For a long time I thought everyone thought about what they think about, how they think about it, and what their thinking concluded – now I know that some people never do this and live on simply following the rules (and probably having a fun and relaxed time of it!). I, on the other hand, have always spent time at the end of the day thinking about my thoughts and what they mean and how I come up with them. The technical term for this is ‘metacognition’, or ‘thinking about thinking’, and it’s a strategy that can be really useful in cognitive therapy as well as pain management – and even more useful in your professional work as a therapist.
I started writing this post after reading this from the Skeptical Methodologist… in it The Skeptical Methodologist points out that although ‘…the scientific method as we know it from the enlightenment is a sound way to find truth about our world, we must always remember that the evidence we produce from any one experiment is only as good as the assumptions that went into it.’
What this means, is that if we don’t include our assumptions in any experimental method, we won’t be able to seriously critique our findings – our findings may only hold true in certain circumstances. This doesn’t detract from the truth of those findings in those circumstances, but it does mean that we can’t generalise without risking making errors. For more about this, read Ben Goldman’s article on How Myths Are Made.
If we’re unaware of our assumptions we may never look at our findings in the light of them – and this error is one I’m especially concerned about when I see exclusive reliance on ‘self reflection’ and peer review of practice.
After all, if we have learned our professional skills from others within the profession, and even our professional peers haven’t had a broad or general knowledge of other approaches to treatment (or even to science), then we’re unlikely to know the assumptions that we hold. Sometimes it takes an ‘outsider’ or an interaction with another model or approach to help us look at what we assume is a ‘given’. This can be challenging and sometimes disheartening – but can aid us in generating new and different ways of viewing our practice. Think of general systems theory which came originally from engineering and has now influenced almost all the sciences including biology, chemistry, physics, sociology, psychology and health care!
Wikipedia states that: ‘Metacognition refers to a level of thinking that involves active control over the process of thinking that is used in learning situations. Planning the way to approach a learning task, monitoring comprehension, and evaluating the progress towards the completion of a task: these are skills that are metacognitive in their nature. Similarly, maintaining motivation to see a task to completion is also a metacognitive skill. The ability to become aware of distracting stimuli – both internal and external – and sustain effort over time also involves metacognitive or executive functions.’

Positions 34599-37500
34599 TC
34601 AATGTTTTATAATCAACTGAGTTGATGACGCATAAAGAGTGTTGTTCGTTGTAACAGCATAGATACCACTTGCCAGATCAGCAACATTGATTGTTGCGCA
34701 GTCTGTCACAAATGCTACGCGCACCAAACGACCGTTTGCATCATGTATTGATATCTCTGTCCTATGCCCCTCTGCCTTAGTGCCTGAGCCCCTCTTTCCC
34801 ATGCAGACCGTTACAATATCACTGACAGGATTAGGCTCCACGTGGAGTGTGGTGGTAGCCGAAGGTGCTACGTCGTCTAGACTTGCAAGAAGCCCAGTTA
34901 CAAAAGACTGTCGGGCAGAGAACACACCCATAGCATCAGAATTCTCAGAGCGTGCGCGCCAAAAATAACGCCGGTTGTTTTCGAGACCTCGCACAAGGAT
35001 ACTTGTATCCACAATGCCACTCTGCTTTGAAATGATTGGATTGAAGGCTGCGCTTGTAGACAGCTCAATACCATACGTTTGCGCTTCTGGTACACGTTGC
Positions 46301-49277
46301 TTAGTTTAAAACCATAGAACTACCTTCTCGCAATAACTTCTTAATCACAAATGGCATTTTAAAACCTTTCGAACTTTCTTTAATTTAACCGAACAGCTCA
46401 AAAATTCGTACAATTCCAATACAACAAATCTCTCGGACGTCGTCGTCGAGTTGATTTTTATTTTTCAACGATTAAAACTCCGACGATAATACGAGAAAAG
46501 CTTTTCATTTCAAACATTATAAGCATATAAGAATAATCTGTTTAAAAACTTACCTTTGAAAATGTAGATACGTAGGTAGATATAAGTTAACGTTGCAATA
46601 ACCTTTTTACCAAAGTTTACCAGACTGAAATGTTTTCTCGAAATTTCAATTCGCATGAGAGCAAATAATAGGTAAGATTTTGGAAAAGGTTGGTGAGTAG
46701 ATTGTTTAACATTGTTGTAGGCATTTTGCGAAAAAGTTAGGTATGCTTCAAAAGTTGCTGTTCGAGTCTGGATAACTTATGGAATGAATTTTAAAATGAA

Metacognitive monitoring and metacognitive control of emotional states have been suggested as a way for people with mood disorders and other behavioural disorders to take control of their illness. The suggestion is that the person monitors his/her emotional state, applies a label to it, compares it to what they would really like to feel, and then takes action to make the current emotional state become closer to the goal state. Another approach is to become aware of the thoughts – label them, recognise the emotions – then choose what actions to take that will ensure what is important (eg a value) is done. This is one of the underlying strategies of ACT.
So, what does metacognition look like?
For me, it means forever asking questions about ‘why’. Why do I take notice of this and this and this? Why does that strategy work here but not here? It means I become aware of my thoughts – then I can check my beliefs, and the foundations of those beliefs, test them for helpfulness (and accuracy!). I can match those thoughs against whether they are helping me achieve what I want in my life, and often whether they’re even accurate.
In pain management, it can mean helping patients identify their thoughts – and especially, their anxious worrying or ruminating. Metacognitive theory suggests that this approach developes into ‘cognitive attentional syndrome’ where the thinking actually focuses attention on emotional content and distracts from active coping. ‘This pattern consists of worry, rumination, fixation of attention on threat, and coping behaviours that the person believes are helpful but many of which backfire and keep emotional problems going.’ Treating these problems using metacognitive therapy involves ‘helping patients develop new ways of controlling their attention, new ways of relating to negative thoughts and beliefs, and by modifying metacognitive beliefs that give rise to unhelpful thinking patterns.’ Sound familiar?
In other words, if we can help people become aware of what they’re thinking and that it’s unhelpful and probably based on unaccurate beliefs (and distinct from who they are), and we’re able to engage them in activities that are much more interesting and involving, they’ll be able to reorient themselves into a life they want to live.
But before we start employing metacognitive therapy in pain management, how about spending about 10 minutes after doing an assessment or a treatment – and thinking about your thinking? What goes through your mind while you’re working with that person? What are your assumptions? Check out whether you’re assuming things on the basis of gender, age, ethnicity, occupation, even diagnosis. You might be surprised at what you find out.
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